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Uttar Pradesh’s ‘Mowgli Schools’: A Haven for Forest Children

April 13, 2023

Nishant Saxena

Mowgli Schools in the Dudhwa-Katarniya forest area of Uttar Pradesh’s Bahraich have become a safe and enriching place for children of forest dwellers. The schools, situated in the Motipur and Barda areas of the forest reserve, provide education to approximately 350 children, most of whom are between the ages of seven and ten. Previously, these children used to wander in the forest area to collect firewood, making them vulnerable to wild animal attacks. The establishment of Mowgli Schools by forest department officials has allowed these children to receive an education and avoid danger.

The schools are named after the protagonist, Mowgli, from Rudyard Kipling’s “The Jungle Book” and operate in the evening from forest department buildings. They provide students with colorful books, comics, sports equipment, and cartoons. The schools function as tuition centers, and children from nearby areas attend the evening classes. According to Akashdeep Badhawan, Divisional Forest Officer, most of the students come from marginalized families who work on farms during the day and attend school in the evening.

Five years ago, the concept of Mowgli Schools was born to keep kids from exploring the wild by giving them a secure environment in which to play and learn. The bordering forest between India and Nepal is a hub of man-animal conflict, and numerous instances of leopard assaults on locals have been documented. Children are to be taught about the reserve’s wildlife and the local ecosystem by forest officials.

The forest department receives support from the World Wildlife Fund (WFF) and other social organizations to run the schools. These organizations donate teaching equipment, projectors, books, and sports equipment to the schools on a regular basis. Though the schools have dedicated teachers, forest officials, veterinary experts, members of the Special Tiger Protection Force (STPF), and other government officials also volunteer and teach classes.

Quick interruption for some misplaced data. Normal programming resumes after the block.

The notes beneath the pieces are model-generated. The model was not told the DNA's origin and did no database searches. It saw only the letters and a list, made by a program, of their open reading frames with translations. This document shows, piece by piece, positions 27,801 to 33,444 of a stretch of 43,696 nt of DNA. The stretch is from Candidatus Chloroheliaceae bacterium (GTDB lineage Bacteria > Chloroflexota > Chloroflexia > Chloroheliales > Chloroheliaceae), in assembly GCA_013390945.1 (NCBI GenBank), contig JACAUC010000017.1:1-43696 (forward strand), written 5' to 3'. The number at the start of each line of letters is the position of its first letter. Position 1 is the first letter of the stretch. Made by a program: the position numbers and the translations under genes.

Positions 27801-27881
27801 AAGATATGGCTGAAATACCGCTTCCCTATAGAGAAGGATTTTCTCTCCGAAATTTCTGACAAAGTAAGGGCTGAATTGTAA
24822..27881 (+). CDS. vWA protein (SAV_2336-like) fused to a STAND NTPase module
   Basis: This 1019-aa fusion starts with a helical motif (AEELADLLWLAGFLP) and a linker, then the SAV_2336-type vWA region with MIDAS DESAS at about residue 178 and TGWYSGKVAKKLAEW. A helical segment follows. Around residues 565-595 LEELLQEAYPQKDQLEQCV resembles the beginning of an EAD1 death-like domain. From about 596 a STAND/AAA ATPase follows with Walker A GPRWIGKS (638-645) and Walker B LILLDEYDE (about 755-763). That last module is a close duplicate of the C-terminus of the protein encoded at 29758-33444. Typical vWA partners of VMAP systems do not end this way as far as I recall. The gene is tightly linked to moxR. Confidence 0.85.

The schools have garnered support from parents and villagers, who appreciate the educational development of the children. Forest officials aspire for the children of the area to become an integral part of society rather than victims of human-animal conflict. The schools have seen an increase in enrollment over the years and serve as an oasis of learning and safety for children who otherwise might be at risk.

These Mowgli Schools in Uttar Pradesh’s Bahraich district offer a glimmer of hope to children who live in forested areas and face the dangers of human-animal conflict. Through their work, forest department officials, volunteers, and social organizations have provided a safe and nurturing environment where children can learn, grow, and thrive. The success of these schools highlights the importance of education and community support in promoting the well-being of vulnerable children.

Also Read: Yogi Adityanath directs formation of unified commission for teacher recruitment in UP

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